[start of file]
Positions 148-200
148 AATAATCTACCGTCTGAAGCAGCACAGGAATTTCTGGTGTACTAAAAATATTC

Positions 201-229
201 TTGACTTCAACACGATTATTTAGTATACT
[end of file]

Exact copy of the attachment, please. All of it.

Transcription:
Positions 148-200
148 AATAATCTACCGTCTGAAGCAGCACAGGAATTTCTGGTGTACTAAAAATATTC

Positions 201-229
201 TTGACTTCAACACGATTATTTAGTATACT